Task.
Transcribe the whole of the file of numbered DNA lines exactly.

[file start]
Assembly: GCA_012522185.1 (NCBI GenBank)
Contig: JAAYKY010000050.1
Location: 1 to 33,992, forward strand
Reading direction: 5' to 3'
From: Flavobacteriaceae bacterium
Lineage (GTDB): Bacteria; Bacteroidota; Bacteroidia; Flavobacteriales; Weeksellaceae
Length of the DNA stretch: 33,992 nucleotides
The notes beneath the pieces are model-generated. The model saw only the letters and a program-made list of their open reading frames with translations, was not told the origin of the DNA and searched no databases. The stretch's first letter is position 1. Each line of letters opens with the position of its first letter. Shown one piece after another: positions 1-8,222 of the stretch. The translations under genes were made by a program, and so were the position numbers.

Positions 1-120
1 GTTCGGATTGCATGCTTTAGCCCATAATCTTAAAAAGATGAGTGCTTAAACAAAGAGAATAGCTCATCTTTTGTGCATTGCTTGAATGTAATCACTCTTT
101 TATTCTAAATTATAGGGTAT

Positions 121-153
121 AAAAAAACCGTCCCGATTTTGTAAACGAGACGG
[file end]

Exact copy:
Assembly: GCA_012522185.1 (NCBI GenBank)
Contig: JAAYKY010000050.1
Location: 1 to 33,992, forward strand
Reading direction: 5' to 3'
From: Flavobacteriaceae bacterium
Lineage (GTDB): Bacteria; Bacteroidota; Bacteroidia; Flavobacteriales; Weeksellaceae
Length of the DNA stretch: 33,992 nucleotides
The notes beneath the pieces are model-generated. The model saw only the letters and a program-made list of their open reading frames with translations, was not told the origin of the DNA and searched no databases. The stretch's first letter is position 1. Each line of letters opens with the position of its first letter. Shown one piece after another: positions 1-8,222 of the stretch. The translations under genes were made by a program, and so were the position numbers.

Positions 1-120
1 GTTCGGATTGCATGCTTTAGCCCATAATCTTAAAAAGATGAGTGCTTAAACAAAGAGAATAGCTCATCTTTTGTGCATTGCTTGAATGTAATCACTCTTT
101 TATTCTAAATTATAGGGTAT

Positions 121-153
121 AAAAAAACCGTCCCGATTTTGTAAACGAGACGG